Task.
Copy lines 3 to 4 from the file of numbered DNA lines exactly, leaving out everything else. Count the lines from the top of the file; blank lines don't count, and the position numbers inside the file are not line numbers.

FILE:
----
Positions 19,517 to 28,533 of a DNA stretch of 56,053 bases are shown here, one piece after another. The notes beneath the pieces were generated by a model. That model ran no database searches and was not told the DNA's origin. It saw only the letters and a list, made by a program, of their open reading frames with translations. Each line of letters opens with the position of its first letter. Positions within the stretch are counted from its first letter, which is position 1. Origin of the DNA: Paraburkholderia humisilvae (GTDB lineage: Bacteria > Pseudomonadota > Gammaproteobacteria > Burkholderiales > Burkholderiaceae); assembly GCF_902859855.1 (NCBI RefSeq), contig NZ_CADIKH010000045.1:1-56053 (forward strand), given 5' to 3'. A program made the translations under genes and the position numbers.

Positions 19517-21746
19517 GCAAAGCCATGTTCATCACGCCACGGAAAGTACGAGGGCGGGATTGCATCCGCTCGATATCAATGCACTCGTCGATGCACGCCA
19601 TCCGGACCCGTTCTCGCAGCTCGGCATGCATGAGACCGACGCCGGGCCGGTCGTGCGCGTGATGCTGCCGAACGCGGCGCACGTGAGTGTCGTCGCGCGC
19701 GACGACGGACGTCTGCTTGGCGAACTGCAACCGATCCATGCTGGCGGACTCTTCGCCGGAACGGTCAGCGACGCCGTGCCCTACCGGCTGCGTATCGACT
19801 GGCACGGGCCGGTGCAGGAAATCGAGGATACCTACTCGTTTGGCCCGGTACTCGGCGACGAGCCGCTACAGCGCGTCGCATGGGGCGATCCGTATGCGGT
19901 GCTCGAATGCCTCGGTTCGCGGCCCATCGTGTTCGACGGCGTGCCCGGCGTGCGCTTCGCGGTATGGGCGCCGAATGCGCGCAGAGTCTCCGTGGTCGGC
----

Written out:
19517 GCAAAGCCATGTTCATCACGCCACGGAAAGTACGAGGGCGGGATTGCATCCGCTCGATATCAATGCACTCGTCGATGCACGCCA
19601 TCCGGACCCGTTCTCGCAGCTCGGCATGCATGAGACCGACGCCGGGCCGGTCGTGCGCGTGATGCTGCCGAACGCGGCGCACGTGAGTGTCGTCGCGCGC